Spring? Winter? It seems we are caught between the two and we have had some of each over the last week. The spring days found us busy spreading fertilizer, cleaning up brush and planting some garden. On the winter days we broke ice in cattle tanks, drained hoses and made sure the new broiler chicks stayed warm. Unfortunately, if anyone had fruit trees in bloom, those blossoms were frozen as one overnight low was down to 18 degrees.
Seeding alfalfa is on the list for the next week, as well as putting the final touches on the planter and monitor system so it is ready when the soil temperature is right. Our no-till system has shown us that soil temperature and not calendar date is the most important factor for choosing when to plant. No-till soils stay just a bit cooler and damper, so we pay close attention to field conditions before we pour in the seed. Many years, the moisture conserved due to no-till has shown up later in the season when the crop shows less moisture stress, and our first irrigation can be a bit later than some surrounding fields.
Checking pasture fences is another task we need to get done. The cows and calves are currently in dry lot but we hope to turn them out by the end of April. We have predominantly cool season grasses, so on the spring days they have been growing well. As the cool season grasses run out in mid-June or so, we utilize some annual forages to continue the grazing season. We also have part of a pasture that is sub-irrigated so the native grasses continue to grow well, and we rotate to it as drier weather prevails.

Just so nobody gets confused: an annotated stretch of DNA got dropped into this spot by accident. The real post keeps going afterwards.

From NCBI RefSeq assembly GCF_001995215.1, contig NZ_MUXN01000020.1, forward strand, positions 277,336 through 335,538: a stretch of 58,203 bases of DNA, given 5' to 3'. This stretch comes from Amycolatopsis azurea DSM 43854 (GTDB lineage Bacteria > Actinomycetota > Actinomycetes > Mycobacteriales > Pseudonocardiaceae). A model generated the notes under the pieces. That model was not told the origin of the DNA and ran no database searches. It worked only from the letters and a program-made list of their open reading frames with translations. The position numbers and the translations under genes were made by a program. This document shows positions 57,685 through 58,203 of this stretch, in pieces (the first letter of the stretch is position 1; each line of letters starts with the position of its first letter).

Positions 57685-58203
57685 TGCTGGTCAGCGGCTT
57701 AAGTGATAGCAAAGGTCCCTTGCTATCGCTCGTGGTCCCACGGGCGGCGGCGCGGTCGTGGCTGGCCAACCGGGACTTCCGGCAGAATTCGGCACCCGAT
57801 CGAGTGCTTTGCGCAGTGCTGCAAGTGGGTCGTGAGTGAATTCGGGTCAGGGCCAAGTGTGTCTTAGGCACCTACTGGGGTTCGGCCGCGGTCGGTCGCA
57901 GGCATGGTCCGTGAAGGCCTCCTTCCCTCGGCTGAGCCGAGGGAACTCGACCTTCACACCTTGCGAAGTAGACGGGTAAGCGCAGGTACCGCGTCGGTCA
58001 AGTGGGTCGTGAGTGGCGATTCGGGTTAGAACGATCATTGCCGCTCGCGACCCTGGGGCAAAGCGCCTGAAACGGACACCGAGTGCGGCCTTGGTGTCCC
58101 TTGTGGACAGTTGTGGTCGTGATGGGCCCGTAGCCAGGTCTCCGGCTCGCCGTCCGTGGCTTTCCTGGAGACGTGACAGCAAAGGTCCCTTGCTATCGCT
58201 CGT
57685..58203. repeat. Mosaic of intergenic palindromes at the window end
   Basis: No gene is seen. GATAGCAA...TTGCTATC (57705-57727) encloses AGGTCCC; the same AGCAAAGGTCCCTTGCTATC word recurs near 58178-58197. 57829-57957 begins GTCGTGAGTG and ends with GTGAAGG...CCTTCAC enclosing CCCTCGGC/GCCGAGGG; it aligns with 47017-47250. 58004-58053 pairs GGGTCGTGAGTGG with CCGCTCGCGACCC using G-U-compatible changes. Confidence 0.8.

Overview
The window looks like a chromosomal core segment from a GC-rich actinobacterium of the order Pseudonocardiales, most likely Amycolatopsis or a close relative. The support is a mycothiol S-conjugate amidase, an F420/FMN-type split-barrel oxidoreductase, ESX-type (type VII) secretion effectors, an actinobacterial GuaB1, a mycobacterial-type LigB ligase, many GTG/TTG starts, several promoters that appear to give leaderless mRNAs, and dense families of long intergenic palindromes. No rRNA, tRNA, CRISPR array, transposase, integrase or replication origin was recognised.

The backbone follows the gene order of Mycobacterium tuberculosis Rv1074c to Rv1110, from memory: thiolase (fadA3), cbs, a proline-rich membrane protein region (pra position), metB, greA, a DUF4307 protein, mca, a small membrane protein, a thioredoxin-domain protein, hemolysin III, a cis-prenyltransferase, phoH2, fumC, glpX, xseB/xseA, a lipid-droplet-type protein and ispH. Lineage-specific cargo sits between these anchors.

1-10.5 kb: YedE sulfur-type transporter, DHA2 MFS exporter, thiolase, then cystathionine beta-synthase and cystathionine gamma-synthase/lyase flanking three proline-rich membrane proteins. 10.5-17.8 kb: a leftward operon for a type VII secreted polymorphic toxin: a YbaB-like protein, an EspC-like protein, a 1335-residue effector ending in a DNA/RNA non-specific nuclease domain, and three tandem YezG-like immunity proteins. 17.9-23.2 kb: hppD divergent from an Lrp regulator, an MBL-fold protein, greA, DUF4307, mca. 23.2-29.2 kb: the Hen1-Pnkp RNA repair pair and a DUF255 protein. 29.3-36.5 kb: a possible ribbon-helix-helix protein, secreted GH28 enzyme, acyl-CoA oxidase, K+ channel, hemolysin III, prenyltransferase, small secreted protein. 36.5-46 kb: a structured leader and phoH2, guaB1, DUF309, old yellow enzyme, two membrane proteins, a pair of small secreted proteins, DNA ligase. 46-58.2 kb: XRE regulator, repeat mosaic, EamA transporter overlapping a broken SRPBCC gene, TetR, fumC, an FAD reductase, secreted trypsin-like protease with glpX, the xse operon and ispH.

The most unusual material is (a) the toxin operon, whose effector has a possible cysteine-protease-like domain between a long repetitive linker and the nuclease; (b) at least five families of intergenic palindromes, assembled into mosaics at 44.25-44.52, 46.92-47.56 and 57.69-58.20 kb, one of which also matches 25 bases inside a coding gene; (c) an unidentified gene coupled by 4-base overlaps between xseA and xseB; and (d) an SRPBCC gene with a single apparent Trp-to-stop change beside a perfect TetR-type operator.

As we cross off the April days, hopefully more of them will be spring instead of winter. We are thankful that we can get outside and continue to do our work for the most part. Fewer trips to town and more online interactions remain prevalent in the virus battle.
Basis at CVA Scribner for May corn $0.31, soybeans $0.63. — Ruth Ready